US companies, people affected by crackdown on Chinese firms, says official
Published: Jun 17, 2022 10:23 PM

US China

Companies and people in the US will have to "swallow the bitter pill" of the US' unreasonable crackdown on Chinese companies, a senior Chinese official said on Friday following news that removing equipment from Chinese tech companies like Huawei from US telecom networks will come at a hefty cost. 

According to a Reuters report, the Federal Communications Commission (FCC) estimated that the cost of removing the equipment from companies like Huawei and ZTE Corp is $5.3 billion, much higher than what Congress has set aside.

The FCC also noted that it had found deficiencies in two-thirds of applications to reimburse US carriers for removing equipment from Chinese companies deemed national security threats, the report said.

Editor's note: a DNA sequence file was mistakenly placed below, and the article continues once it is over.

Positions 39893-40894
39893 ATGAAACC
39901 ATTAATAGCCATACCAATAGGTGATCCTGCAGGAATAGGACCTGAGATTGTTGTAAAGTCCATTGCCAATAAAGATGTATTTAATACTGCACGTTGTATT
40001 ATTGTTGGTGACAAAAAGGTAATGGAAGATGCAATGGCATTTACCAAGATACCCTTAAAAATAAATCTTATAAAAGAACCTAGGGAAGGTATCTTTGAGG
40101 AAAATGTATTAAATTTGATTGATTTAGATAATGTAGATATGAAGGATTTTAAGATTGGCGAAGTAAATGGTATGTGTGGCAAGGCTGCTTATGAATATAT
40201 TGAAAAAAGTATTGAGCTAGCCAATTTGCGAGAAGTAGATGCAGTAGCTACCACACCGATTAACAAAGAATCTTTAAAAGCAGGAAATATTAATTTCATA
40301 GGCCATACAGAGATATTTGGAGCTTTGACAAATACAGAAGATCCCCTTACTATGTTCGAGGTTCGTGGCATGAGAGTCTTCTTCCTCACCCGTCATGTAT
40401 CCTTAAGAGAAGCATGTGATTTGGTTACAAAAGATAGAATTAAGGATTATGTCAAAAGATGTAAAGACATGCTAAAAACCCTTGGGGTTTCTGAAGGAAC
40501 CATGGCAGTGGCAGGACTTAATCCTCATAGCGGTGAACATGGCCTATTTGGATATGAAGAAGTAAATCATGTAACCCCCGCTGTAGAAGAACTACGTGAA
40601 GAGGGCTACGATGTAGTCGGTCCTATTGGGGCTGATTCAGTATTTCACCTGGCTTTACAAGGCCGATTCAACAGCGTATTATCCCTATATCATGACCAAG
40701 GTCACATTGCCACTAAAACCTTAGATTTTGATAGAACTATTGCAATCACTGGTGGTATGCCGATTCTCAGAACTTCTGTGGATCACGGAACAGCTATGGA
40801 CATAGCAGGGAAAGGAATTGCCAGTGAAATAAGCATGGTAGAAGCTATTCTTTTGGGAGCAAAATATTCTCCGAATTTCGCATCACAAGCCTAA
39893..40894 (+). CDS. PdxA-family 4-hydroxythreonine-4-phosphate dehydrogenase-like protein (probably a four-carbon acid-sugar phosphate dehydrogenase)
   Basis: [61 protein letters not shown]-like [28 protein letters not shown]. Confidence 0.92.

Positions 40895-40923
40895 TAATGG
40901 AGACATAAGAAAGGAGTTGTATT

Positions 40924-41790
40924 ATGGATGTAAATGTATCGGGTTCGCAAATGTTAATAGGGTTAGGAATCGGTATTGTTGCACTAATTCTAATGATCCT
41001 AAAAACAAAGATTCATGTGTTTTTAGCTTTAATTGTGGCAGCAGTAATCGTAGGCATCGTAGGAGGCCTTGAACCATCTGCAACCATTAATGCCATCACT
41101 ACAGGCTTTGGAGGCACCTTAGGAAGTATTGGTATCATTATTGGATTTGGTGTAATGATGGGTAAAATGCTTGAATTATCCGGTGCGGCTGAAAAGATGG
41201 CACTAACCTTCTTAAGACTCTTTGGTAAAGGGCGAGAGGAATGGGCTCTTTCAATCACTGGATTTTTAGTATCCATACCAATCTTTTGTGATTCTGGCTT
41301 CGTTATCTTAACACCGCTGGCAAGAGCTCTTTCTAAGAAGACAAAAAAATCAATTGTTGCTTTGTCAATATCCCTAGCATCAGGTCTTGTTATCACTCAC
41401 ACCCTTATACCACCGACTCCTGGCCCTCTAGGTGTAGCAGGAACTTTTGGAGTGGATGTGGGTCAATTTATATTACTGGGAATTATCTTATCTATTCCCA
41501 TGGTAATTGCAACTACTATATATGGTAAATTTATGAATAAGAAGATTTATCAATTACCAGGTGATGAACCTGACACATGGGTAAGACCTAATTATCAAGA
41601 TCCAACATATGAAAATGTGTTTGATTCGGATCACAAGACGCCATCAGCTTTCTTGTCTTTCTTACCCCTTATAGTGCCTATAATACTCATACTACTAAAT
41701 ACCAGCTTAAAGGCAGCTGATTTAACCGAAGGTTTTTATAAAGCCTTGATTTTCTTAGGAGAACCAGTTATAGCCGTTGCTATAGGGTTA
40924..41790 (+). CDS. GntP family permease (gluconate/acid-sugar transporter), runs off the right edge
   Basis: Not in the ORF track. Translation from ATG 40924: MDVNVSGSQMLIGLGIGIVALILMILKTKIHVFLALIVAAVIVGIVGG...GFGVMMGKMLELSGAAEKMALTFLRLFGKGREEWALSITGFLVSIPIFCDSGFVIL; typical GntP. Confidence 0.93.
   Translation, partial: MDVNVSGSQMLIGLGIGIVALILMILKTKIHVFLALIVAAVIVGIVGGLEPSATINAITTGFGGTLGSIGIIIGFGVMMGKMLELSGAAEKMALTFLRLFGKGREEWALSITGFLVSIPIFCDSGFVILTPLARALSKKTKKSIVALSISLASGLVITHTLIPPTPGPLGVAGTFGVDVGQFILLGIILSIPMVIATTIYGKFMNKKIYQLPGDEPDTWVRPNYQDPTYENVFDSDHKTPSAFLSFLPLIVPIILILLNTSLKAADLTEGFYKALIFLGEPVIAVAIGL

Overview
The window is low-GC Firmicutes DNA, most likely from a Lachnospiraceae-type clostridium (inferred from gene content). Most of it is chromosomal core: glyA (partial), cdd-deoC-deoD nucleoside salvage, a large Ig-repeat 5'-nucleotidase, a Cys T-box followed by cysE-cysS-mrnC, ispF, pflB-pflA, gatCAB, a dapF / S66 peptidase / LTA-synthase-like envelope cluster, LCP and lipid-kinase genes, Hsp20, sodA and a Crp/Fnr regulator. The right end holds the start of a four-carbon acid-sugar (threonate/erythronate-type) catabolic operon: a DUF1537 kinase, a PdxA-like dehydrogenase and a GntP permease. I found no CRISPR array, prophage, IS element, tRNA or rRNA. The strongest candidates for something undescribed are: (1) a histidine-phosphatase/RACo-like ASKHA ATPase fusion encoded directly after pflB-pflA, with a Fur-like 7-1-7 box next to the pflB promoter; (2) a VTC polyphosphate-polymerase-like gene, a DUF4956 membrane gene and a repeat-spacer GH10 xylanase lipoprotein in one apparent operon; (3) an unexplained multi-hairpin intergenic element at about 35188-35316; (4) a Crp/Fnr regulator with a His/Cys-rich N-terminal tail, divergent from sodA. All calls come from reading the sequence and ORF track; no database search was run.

Chinese Foreign Ministry spokesperson Wang Wenbin said on Friday that some US politicians have generalized the concept of national security and used national power to unreasonably crack down upon certain Chinese companies out of self-interest. But it is US companies and residents who will bear the brunt. According to Wang, the US has continuously politicized and weaponized economic cooperation, as well as coercing other countries to ban Chinese enterprises' equipment. 

Such deeds not only damage Chinese companies' interests, but also seriously hurt those of the US, while severely impacting the stability of global industrial chains and supply chains. 

"US politicians are moving against the current, and must fail in the end," Wang said. 

China also urged the US to change its policies and provide an open, fair, nondiscriminatory business environment for Chinese companies, he noted.

The US government has launched a reimbursement program, colloquially known as the “Huawei Rip & Replace” program to reimburse service providers for the cost of replacing equipment and services that pose a threat to national security. 

The FCC previously designated Huawei and ZTE as national security threats to communications networks and barred US firms from purchasing equipment from the two companies.